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Loss of tumorigenicity by transdifferentiation:from squamous cell carcinoma to melanocyte-like cells

Fehrenbach, Sabrina

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Lineage-specific transcription factors determine the cell fate during development. Remarkably, several studies have demonstrated that ectopic overexpression of specific transcription factors can promote the direct conversion of one somatic cell type into another. Even the lineage of origin of cancer cells could be switched by this mechanism and the resulting cells showed impaired tumor forming potential. This approach might therefore be suitable as an alternative therapeutical strategy for the treatment of cancer. The aim of this project was to directly convert tumor cells from the keratinocytic lineage into functional and potentially non-tumorigenic cells from the melanocytic lineage. We hypothesize that the tumorigenic potential of a cancer cell is dependent on the differentiation lineage. Thus, transdifferentiation of squamous cell carcinoma cells (SCCs) into the melanocytic lineage should yield non-tumorigenic cells. In order to achieve this objective, different sets of candidate transcription factors were cloned into doxycycline-inducible lentiviral vectors and were ectopically overexpressed in a SCC line. This thesis is a proof of principle that transdifferentiation of cancer cells is possible and that this process can lead to loss of tumorigenic potential. After ectopic overexpression of the four transcription factors MITF, SOX10, SOX9 and LEF1, morphological changes towards a melanocyte-like appearance could be observed. Moreover, keratinocyte markers were downregulated and melanocyte marker expression was induced. Additionally, melanosome-like structures were present in the transdifferentiated cells. On genomic level only minor changes were observed using array CGH. Also the global gene expression and the methylation landscape remained very similar between the parental SCC and the transdifferentiated cells. Yet, several characteristics including proliferation, cell metabolism, migration and invasion were reduced. Additionally the cells were less responsive to a cancer cell-specific drug combination using autophagy inhibition and an AKT inhibitor as well as to the treatment with the chemotherapeutic drug cisplatin. Finally, the transdifferentiated cells lost their tumorigenic potential, which could be shown in vivo by subcutaneous injection into immunosuppressed mice. To find a mechanism that could explain these observations, whole genome microarray and methylation array analyses were performed. After a gene set enrichment analysis (GSEA) IL-24 was identified as the top hit. Probably due to the transdifferentiation into the melanocytic lineage IL-24 became upregulated and might have affected the tumorigenic potential of the cells. In conclusion, we could identify a specific transcription factor combination which promotes the conversion of tumorigenic SCCs into nontumorigenic melanocyte-like cells.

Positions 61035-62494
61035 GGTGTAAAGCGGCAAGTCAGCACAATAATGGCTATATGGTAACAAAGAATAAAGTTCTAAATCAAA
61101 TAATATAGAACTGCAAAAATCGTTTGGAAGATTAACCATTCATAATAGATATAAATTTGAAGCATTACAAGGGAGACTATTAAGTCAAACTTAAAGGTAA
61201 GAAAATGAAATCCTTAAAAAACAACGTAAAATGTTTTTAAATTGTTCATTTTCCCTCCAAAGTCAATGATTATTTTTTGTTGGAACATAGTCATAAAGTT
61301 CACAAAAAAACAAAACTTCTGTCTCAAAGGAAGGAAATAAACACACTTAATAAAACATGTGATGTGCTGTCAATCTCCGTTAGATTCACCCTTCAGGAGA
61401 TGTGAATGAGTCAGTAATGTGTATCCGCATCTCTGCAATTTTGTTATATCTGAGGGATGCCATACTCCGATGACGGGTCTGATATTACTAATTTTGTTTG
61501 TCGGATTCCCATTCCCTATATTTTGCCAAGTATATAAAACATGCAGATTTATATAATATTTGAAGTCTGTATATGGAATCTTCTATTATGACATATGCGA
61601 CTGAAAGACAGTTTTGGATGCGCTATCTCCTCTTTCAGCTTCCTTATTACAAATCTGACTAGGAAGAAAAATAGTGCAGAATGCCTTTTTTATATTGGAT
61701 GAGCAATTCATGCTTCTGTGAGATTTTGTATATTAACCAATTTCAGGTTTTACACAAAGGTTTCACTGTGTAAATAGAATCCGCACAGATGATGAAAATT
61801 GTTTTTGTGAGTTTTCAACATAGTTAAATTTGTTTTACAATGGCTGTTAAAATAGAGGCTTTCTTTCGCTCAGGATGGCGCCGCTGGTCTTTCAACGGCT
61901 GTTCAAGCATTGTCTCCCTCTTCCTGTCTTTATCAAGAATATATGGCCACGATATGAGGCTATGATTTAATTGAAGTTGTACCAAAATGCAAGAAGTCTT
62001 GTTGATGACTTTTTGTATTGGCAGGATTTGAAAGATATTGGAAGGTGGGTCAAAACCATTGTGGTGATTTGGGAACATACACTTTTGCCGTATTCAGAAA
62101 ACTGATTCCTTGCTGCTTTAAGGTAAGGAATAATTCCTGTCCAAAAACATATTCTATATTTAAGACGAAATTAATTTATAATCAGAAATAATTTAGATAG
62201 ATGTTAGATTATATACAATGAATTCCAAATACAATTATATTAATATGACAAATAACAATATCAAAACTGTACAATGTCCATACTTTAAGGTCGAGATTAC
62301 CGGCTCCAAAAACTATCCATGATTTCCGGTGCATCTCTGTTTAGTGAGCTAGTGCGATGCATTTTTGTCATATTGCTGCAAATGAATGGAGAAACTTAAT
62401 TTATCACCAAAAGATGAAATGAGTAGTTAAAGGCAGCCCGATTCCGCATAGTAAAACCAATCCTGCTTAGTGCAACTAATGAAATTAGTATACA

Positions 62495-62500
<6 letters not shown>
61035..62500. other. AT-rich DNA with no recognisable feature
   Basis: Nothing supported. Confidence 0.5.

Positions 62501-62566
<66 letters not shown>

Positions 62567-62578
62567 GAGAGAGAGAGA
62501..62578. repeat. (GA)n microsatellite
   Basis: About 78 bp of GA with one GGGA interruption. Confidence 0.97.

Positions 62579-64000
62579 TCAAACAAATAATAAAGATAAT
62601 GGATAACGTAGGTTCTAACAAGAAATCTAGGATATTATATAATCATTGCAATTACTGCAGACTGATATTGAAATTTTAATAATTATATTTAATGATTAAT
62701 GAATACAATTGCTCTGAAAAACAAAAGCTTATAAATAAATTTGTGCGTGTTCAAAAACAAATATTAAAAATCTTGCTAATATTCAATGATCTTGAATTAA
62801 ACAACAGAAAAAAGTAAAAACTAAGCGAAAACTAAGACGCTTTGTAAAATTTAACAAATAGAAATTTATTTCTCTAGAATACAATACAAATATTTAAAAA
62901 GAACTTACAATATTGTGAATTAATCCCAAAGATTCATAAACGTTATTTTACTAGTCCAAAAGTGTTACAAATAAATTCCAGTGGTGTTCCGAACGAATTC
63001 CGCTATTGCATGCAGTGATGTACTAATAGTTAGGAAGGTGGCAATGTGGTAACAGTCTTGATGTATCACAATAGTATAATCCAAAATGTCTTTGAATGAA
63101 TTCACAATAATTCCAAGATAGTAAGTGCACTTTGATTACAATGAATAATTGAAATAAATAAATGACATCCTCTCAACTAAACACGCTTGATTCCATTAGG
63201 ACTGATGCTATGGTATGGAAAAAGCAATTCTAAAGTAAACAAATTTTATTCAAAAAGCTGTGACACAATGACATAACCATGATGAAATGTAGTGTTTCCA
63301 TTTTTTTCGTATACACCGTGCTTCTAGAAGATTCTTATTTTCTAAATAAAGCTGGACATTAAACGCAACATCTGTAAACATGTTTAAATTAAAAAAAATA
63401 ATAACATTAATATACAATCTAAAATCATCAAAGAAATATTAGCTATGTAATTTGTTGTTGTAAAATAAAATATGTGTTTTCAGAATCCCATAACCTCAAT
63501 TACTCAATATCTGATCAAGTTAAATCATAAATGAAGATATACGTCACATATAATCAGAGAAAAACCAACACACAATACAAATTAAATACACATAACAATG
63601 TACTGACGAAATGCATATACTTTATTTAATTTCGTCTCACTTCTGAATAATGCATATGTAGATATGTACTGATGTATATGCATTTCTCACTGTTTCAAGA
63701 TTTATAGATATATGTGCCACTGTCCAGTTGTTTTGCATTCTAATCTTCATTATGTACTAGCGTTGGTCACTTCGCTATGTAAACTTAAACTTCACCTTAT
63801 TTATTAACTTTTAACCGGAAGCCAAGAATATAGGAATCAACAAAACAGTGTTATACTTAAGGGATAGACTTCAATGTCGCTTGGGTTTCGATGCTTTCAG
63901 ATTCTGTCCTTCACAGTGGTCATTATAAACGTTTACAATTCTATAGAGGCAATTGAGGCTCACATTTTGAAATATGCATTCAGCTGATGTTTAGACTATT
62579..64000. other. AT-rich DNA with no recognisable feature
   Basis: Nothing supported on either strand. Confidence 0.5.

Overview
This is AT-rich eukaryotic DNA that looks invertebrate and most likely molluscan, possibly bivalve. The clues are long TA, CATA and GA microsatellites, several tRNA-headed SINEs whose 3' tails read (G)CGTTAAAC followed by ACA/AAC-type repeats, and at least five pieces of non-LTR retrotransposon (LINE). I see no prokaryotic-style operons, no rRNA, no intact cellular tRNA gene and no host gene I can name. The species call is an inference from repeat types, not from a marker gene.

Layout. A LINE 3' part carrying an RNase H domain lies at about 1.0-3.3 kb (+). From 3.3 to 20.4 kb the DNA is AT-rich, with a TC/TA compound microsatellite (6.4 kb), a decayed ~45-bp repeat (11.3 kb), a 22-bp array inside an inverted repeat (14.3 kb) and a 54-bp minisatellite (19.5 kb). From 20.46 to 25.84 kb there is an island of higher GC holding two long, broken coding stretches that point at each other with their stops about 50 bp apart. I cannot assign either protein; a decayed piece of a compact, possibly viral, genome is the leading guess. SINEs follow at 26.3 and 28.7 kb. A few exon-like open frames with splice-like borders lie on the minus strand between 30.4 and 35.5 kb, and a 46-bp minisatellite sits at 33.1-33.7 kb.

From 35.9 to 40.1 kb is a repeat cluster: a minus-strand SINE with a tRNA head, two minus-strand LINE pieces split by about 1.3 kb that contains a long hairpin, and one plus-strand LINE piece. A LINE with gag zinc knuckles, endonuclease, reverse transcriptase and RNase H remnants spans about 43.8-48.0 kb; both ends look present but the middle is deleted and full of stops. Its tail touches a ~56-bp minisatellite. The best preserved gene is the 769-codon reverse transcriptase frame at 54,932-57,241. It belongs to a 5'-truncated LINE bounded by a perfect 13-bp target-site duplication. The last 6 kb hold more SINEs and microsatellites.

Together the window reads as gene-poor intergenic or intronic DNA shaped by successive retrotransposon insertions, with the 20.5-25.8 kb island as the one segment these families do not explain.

Item Type: Dissertation
Supervisor: Umansky, Prof. Dr. Viktor
Place of Publication: Heidelberg, Germany
Date of thesis defense: 10 March 2016
Date Deposited: 26 Apr 2016 06:13
Date: 2016
Faculties / Institutes: The Faculty of Bio Sciences > Dean's Office of the Faculty of Bio Sciences
Subjects: 570 Life sciences
610 Medical sciences Medicine
Controlled Keywords: Transdifferentiation, Cancer, Regenerative Medicine
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